California’s Oroville Dam should cope with impending fresh storms following a drop in water level, engineers have said.
As of last night (14 February) the water level at the dam had dropped to 270m above sea level, below the 275m capacity limit, and was dropping at eight to ten centimetres per hour. This rapid drop in water level has given California Department of Water Resources engineers confidence that the dam will cope with fresh rainfall without the need to use the auxilliary spillway.
Water continues to crash down the primary spillway – also damaged – at 2,831m³/s.
An emergency evacuation order which was issued to 180,000 residents by California governor Jerry Brown has been reduced to a warning.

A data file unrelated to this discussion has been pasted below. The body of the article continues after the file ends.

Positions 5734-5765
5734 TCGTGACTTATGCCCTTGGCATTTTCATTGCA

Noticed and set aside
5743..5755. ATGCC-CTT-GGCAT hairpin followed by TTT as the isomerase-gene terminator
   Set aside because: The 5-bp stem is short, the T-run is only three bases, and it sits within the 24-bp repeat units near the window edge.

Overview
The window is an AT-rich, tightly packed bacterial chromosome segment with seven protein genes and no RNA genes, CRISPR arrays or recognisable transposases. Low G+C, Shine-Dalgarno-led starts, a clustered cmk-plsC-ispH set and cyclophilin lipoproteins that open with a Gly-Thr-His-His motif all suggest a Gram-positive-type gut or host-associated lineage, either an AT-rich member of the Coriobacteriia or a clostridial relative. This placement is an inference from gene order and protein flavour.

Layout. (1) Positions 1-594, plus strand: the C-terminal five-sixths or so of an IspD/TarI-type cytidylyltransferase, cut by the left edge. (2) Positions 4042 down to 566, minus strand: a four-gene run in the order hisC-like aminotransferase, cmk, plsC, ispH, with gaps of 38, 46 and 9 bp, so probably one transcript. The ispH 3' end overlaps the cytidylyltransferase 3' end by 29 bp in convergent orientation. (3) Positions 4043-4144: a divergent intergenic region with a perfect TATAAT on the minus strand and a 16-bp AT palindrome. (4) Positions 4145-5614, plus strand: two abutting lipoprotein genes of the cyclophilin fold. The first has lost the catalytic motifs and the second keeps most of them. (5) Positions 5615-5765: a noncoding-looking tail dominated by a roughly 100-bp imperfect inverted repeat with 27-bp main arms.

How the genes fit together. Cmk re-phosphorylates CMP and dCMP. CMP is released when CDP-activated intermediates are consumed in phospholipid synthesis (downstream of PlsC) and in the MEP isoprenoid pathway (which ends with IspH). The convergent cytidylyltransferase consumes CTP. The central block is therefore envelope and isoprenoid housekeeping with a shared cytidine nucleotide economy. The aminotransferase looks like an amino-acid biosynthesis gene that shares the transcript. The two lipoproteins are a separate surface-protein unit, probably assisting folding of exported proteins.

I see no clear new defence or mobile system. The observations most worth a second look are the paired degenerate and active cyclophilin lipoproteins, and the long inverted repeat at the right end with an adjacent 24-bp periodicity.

More than 125 construction crews have been working round the clock to apply temporary repairs to the damage before more rain hits the region.
Damage to the emergency spillway is being plugged with more than 1,200t of material using helicopters and heavy plant.
Following weeks of heavy rain erosion damage was found last Tuesday (7 February) in the middle of the primary, or main, spillway. Engineers closed the spillway before gradually reopening it for testing.
Water levels rose at the dam and the second spillway, known as the auxiliary spillway, came into use on Saturday morning (11 February) for the first time in the dam’s 48-year history.
Erosion was found at its head on Sunday (12 February), which could have undermined the concrete weir and led to flooding. An evacuation order was issued to 180,000 residents by California state governor Jerry Brown.